Paradigms & Metanarrative
Thomas Sowell (Basic Books : June 4, 2007), 352 pages.
This latest work by Sowell examines two competing visions which shape our debates about the nature of reason, justice, equality, and power. These visions are the "constrained" vision, which sees human nature as unchanging and selfish, and the "unconstrained" vision, in which human nature is malleable and perfectible. The book builds a convincing case that ethical and policy disputes are ultimately based on the differences in these visions. It covers a wide variety of political, philosophical, and economic thought. Although occasionally abstract, this volume is an important contribution to our understanding of current social issues. Recommended for large public and all college and university libraries. ~ Library Journal
Charles Taylor (Belknap Press: Sep 20, 2007), 896 pages.
In his characteristically erudite yet engaging fashion, Taylor, winner of the 2007 Templeton Prize, takes up where he left off in his magnificent Sources of the Self (1989) as he brilliantly traces the emergence of secularity and the processes of secularization in the modern age. Challenging the idea that the secular takes hold in a world where religion is experienced as a loss or where religions are subtracted from the culture, Taylor discovers the secular emerging in the midst of the religious. The Protestant Reformation, with its emphasis on breaking down the invidious political structures of the Catholic Church, provides the starting point down the road to the secular age. Taylor sweeps grandly and magisterially through the 18th and 19th centuries as he recreates the history of secularism and its parallel challenges to religion. He concludes that a focus on the religious has never been lost in Western culture, but that it is one among many stories striving for acceptance. Taylor's examination of the rise of unbelief in the 19th century is alone worth the price of the book and offers an essential reminder that the Victorian age, more than the Enlightenment, dominates our present view of the meanings of secularity. Taylor's inspired combination of philosophy and history sparkles in this must-read virtuoso performance.
Kenneth Richard Samples (Baker Books: Sep 1, 2007), 320 pages.
Recent Barna research indicates that less than one in ten evangelical Christians hold a biblical worldview. A World of Difference seeks to change this disturbing fact by educating readers on how the Christian perspective is uniquely reasonable, verifiable, and liveable. Author Kenneth Richard Samples faced a profound test of his own belief system during a personal life-and-death crisis. In A World of Difference, he uses nine distinct tests to compare the Christian worldview with current religious and philosophical competitors, including Islam, postmodernism, naturalism, and pantheistic monism. Samples tackles tough issues through this in-depth study of Christianity's history, creed, and philosophical basis. An excellent resource for readers who want their view of life and the world to make sense. ~ Product Description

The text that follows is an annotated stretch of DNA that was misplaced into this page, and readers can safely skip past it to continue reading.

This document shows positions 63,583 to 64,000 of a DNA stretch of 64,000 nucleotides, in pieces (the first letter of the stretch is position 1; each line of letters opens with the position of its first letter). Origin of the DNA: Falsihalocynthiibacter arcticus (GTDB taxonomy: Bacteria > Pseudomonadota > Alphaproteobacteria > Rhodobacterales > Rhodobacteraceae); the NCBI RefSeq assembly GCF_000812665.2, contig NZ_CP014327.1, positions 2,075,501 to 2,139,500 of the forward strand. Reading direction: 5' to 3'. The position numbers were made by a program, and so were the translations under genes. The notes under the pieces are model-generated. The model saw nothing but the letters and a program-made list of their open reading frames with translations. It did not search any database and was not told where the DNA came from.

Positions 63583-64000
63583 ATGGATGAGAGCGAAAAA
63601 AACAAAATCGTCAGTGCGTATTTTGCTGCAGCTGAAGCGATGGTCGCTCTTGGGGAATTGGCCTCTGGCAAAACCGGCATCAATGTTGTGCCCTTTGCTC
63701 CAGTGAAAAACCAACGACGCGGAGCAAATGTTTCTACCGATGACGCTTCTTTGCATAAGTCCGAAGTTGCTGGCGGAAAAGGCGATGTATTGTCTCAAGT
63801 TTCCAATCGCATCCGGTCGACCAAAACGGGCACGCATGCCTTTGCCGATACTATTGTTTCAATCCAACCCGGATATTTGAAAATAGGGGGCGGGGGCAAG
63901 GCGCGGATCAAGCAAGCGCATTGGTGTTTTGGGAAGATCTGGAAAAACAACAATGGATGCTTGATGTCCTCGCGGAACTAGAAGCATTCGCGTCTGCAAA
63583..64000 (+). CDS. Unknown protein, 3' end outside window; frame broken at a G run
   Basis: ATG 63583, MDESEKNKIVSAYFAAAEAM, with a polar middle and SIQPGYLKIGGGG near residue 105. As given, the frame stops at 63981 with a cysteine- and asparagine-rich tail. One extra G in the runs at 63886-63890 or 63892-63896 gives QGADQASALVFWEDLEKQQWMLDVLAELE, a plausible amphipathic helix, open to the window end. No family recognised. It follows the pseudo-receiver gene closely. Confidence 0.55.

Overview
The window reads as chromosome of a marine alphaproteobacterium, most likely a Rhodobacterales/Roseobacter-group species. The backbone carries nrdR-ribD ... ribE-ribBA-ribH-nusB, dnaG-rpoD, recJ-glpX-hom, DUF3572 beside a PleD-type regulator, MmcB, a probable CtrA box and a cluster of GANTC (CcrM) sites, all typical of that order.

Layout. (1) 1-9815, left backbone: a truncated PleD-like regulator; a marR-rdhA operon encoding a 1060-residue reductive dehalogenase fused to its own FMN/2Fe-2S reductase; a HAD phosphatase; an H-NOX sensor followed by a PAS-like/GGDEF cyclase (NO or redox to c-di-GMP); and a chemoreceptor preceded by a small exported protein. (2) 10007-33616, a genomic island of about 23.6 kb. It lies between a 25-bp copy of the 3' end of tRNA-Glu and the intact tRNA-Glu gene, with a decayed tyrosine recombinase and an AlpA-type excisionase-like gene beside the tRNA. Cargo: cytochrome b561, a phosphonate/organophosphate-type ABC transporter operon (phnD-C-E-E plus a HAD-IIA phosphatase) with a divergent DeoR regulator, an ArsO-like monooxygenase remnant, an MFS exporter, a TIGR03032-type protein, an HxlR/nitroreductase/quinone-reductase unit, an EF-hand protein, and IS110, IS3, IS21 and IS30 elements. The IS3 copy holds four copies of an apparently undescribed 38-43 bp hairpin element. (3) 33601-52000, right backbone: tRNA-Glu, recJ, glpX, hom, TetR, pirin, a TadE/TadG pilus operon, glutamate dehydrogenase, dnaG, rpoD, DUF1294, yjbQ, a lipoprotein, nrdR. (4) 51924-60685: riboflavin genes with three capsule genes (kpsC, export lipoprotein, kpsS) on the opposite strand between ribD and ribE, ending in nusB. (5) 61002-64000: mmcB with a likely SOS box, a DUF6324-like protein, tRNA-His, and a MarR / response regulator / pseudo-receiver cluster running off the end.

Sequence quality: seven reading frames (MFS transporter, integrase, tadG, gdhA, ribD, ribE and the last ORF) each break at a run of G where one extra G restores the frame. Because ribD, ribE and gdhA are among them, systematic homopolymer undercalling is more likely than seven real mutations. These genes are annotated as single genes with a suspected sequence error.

"No Stone Will Be Left" in The Way to Love (Random House: 1995), pp. 61-6
Think of a flabby person covered with layers of fat. That is what your mind can become — flabby, covered with layers of fat till it becomes too dull and lazy to think, to observe, to explore, to discover. It loses its alertness, its aliveness, its flexibility and goes to sleep. Look around you and you will see almost everyone with minds like that: dull, asleep, protected by layers of fat, not wanting to be disturbed or questioned into wakefulness. ¶ What are these layers? Every belief that you hold, every conclusion you have reached about persons and things, every habit and every attachment. In your formative years you should have been helped to scrape off these layers and liberate your mind. Instead your society, your culture, which put these layers on your mind in the first place, has educated you to not even notice them, to go to sleep and let other people — the experts: your politicians, your cultural and religious leaders — do your thinking for you. So you are weighed down with the load of unexamined, unquestioned authority and tradition.